I still have a bad aftertaste of "premium" laptops with worn or ripped in half eDP ribbons (especially on older Zenbooks), and Intel is trying to cook up a contraption of graphite sheets to go through this most vulnerable spot and make an entire cooling system depend on it... :banghead: :banghead: :banghead:
It looks impressive on paper, until the first wave of RMA due to overheating.
Fair, the hinge could be a point of failure and I trust your experience more than mine here.
Posted on Reply
#9
candle_86
At work we literally bought red locktite to properly secure the hinge, we opened new precision 3530s and the screws had already started to back out. I wouldn't need locktite to hold the hinge screws down.
Posted on Reply
#10
Steevo
Khonjel
Life is nothing but compromises.
I have an exwife, sometimes compromise is severed at the cost of hundred of thousands of dollars. I don't see this laptop being much different.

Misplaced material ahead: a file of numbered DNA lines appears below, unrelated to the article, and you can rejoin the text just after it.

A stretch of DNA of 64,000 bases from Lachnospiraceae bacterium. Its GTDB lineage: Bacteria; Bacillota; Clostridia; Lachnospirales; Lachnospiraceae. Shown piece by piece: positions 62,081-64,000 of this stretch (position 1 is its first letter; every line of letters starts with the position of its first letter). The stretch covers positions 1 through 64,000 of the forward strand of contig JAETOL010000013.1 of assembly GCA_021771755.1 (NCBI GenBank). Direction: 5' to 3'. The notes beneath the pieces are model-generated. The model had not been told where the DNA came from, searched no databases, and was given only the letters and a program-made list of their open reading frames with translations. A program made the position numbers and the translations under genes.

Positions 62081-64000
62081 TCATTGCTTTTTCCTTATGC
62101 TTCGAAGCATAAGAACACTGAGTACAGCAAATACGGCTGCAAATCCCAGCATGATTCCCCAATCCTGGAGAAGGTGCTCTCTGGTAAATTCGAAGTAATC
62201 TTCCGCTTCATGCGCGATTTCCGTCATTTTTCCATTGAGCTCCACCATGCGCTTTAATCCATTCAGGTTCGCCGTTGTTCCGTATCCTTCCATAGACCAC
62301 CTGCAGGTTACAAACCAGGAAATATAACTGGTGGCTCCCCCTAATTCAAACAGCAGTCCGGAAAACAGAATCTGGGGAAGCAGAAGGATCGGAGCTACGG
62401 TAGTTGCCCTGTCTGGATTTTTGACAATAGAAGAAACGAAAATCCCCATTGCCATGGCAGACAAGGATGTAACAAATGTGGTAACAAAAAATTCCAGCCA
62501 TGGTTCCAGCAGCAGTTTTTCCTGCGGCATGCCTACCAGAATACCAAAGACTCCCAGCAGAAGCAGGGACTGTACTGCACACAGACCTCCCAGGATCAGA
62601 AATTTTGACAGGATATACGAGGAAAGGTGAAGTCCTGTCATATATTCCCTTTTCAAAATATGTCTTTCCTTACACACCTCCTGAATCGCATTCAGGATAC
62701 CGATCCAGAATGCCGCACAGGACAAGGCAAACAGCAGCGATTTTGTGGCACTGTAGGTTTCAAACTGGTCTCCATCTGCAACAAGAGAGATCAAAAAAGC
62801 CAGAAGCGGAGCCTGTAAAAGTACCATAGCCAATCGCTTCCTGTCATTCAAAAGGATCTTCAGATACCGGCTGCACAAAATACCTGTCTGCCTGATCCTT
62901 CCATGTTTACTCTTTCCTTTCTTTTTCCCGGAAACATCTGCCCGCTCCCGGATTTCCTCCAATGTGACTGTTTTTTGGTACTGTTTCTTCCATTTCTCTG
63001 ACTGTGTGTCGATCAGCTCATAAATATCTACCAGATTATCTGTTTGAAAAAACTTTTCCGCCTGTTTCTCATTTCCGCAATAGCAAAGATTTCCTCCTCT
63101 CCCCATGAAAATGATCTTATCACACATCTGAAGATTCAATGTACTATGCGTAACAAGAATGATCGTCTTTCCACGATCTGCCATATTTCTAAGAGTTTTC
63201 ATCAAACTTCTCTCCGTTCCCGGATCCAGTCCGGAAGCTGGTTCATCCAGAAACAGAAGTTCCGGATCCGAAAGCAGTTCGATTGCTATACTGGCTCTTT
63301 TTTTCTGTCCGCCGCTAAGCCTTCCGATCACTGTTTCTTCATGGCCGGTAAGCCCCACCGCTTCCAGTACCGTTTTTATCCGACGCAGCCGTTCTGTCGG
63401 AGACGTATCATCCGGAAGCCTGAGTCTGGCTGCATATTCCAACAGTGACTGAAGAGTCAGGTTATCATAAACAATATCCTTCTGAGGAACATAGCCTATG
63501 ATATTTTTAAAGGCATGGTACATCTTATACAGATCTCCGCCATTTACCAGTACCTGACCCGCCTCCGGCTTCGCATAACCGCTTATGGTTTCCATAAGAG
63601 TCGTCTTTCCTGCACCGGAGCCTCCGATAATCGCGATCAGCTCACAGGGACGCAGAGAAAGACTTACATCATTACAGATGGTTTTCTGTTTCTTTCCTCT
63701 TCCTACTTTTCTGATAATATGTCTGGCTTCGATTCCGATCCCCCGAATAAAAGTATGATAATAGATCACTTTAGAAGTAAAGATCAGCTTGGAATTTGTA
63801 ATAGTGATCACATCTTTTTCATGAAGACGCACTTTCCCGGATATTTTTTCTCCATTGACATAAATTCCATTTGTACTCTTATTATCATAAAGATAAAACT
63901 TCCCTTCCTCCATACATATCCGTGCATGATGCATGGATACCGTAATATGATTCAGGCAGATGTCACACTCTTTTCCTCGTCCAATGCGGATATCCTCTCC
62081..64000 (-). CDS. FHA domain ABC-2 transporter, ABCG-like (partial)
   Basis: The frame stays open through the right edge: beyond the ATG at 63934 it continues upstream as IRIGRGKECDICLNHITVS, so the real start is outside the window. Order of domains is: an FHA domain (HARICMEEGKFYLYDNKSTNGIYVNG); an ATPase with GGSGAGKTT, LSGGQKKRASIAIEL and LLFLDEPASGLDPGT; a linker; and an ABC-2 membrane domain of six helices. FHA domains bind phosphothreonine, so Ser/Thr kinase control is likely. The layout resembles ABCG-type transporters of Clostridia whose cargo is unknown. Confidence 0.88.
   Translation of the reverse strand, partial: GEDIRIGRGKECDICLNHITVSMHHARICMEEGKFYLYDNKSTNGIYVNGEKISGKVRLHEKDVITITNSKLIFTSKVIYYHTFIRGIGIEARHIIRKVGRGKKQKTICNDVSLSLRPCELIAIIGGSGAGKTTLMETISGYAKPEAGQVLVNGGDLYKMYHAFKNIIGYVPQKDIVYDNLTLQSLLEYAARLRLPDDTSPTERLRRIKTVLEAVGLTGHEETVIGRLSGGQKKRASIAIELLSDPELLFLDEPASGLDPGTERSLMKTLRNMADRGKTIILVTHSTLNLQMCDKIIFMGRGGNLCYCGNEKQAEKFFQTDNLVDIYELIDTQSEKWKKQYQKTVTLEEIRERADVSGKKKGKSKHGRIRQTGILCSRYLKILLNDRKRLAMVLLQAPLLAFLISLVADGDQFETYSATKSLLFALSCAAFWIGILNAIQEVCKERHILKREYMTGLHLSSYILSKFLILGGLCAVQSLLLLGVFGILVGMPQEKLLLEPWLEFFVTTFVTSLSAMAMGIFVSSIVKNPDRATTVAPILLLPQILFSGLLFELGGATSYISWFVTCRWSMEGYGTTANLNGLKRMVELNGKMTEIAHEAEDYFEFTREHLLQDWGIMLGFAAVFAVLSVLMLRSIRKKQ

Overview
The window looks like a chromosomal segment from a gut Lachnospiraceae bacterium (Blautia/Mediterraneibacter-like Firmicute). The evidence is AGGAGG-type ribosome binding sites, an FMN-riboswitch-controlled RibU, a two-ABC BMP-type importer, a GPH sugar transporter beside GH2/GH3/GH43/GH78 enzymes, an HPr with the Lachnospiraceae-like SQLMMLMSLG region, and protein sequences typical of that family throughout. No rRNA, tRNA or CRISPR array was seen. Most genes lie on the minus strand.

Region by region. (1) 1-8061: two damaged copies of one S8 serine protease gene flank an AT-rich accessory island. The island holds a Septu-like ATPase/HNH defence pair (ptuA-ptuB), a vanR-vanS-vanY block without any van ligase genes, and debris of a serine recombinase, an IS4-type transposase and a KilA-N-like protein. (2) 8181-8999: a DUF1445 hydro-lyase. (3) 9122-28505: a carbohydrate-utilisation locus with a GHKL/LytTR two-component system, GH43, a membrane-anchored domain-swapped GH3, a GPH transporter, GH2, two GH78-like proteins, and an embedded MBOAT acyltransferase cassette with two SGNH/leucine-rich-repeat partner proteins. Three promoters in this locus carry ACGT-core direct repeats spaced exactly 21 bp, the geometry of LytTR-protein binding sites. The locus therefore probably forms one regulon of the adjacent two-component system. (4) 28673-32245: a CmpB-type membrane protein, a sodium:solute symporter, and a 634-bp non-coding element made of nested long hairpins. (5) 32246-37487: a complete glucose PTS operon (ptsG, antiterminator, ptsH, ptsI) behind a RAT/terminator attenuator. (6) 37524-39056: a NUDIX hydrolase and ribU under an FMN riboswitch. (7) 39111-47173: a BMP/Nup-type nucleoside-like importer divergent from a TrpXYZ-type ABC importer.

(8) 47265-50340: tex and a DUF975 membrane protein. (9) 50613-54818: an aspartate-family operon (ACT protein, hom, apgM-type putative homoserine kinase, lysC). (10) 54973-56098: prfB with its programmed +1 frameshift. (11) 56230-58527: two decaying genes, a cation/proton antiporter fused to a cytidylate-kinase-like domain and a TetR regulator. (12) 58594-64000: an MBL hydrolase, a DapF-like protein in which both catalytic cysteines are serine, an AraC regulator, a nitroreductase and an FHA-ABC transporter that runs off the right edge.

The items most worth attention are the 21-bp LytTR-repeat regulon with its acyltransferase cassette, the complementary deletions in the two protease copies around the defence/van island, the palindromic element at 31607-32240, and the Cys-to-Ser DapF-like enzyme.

How about a cloud or vapor chamber built into enough surface area to actually cool it instead of trying to go through a hinge. Like, I dunno, the bottom of a laptop, so an aluminum base for strength and heat dissipation. But hey, what do I know. 15 inch screen plus bezel offers 66940 sq cm of heat dispersing area in the base. Maybe Intel knows that isn't enough for their 14nm process node........
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#11
Tartaros
Why don't using the space the optical and hdd drives left when they decided just packing nvme drives with laptops? There should be much more space available for the cooling than ever and would be less risky than this.
Posted on Reply
#12
Dave65
Grabs the popcorn:roll:
Posted on Reply
#13
R-T-B
Steevo
14nm process node........